I think this one is really special. Everything was very emotional after the crash and in 2004 and losing my son and my family members and brother and Randy who was such a big part, Jeff Turner, everyone on that plane and organization; to give Jimmie and Chad, just give the whole organization credit for pulling together and stronger and more determined to honor those that are not here by working hard and giving me the strength to keep doing it.
And Linda is here, my wife, and we went to (Hendrick) Motorsports I think a week after the accident and when you walked in, you knew that we had to go on. It's been a rough couple of years, but I appreciate all the support from the whole racing community and tonight is a special day for the organization to show that the strength of the ones that are here that can carry on and carry the torch. And I'm real proud of them and I appreciate what they have done.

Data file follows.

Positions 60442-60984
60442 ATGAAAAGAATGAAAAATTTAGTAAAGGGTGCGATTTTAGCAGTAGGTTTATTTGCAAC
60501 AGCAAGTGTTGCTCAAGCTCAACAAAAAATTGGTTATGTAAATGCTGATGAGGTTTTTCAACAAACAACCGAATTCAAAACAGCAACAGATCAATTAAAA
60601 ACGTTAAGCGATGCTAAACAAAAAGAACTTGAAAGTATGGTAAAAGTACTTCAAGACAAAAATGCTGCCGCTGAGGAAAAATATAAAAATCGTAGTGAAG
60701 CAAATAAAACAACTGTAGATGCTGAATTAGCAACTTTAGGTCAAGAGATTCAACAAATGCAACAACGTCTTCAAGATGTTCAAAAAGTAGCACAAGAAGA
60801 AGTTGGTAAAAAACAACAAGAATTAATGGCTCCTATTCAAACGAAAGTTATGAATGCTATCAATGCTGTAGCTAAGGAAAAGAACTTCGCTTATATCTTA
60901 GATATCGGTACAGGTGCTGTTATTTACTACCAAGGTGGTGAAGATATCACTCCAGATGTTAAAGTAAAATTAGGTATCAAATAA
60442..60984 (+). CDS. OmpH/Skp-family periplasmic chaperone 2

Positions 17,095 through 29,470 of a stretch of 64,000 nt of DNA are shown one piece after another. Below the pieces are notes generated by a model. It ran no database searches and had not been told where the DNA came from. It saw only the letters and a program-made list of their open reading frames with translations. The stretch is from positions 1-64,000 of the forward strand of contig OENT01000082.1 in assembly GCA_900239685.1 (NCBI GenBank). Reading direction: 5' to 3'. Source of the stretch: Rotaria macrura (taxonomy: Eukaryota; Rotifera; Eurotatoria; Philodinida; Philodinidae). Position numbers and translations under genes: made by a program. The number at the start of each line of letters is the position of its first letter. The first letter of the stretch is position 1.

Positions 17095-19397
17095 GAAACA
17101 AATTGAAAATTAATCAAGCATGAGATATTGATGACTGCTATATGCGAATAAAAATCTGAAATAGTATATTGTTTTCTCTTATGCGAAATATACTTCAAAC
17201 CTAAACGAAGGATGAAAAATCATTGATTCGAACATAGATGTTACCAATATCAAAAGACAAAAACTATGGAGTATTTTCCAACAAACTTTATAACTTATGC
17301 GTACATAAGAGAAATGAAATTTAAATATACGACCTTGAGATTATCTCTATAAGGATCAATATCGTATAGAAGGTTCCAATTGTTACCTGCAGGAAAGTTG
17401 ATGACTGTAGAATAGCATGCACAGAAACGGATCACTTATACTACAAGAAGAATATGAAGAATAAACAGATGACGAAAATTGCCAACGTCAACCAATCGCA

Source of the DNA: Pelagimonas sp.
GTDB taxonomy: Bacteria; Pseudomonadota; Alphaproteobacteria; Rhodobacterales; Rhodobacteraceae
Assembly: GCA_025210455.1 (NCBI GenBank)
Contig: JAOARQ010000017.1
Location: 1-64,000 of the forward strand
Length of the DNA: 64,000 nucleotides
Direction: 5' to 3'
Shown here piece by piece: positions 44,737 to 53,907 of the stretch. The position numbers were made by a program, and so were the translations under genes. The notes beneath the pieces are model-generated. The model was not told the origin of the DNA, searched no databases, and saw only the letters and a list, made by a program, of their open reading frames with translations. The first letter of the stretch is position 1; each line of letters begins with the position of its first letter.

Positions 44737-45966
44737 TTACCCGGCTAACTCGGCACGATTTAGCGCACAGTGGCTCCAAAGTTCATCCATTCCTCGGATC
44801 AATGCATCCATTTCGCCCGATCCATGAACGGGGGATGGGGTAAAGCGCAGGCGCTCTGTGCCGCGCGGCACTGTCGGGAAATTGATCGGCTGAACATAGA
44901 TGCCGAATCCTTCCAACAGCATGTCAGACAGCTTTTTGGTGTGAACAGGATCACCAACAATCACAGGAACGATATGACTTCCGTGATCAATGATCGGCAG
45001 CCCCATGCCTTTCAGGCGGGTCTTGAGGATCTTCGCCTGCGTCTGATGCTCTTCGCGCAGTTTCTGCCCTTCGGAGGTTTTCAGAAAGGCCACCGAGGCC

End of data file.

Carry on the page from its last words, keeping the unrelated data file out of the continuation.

Q. Chad, a technical detail about what appeared to be a near miss in the pits for y'all, can you just talk about the way things unfolded when Jimmie nearly pulled out that signal when apparently one lug nut was still loose; could you talk about how you sensed it or spotted it and whether if he had gotten out of there, if it could have been extremely costly?
CHAD KNAUS: Yeah, that would.
JIMMIE JOHNSON: Yeah, we would have lost even more track position than what we had but that's something that happens probably 50 times during the event with various teams, and it was just our front tire changer missed a lug nut and the jack was dropped. Jimmie was about to take off. As he was taking off, I was watching the guy trying to get the lug nut on before the car pulled off and he had "go, go, go, stop, stop, stop," so he had to stop real quick.
We try to be aware of what's going on during the pit stops to make sure we don't have issues. A lot of things can happen during the pit stops that can cost you whether the car is outside of the pit box or a loose lug nut or something along those lines. Those guys very rarely make a mistake and they are a phenomenal pit crew. It was just a little slip up and we overcame it very well.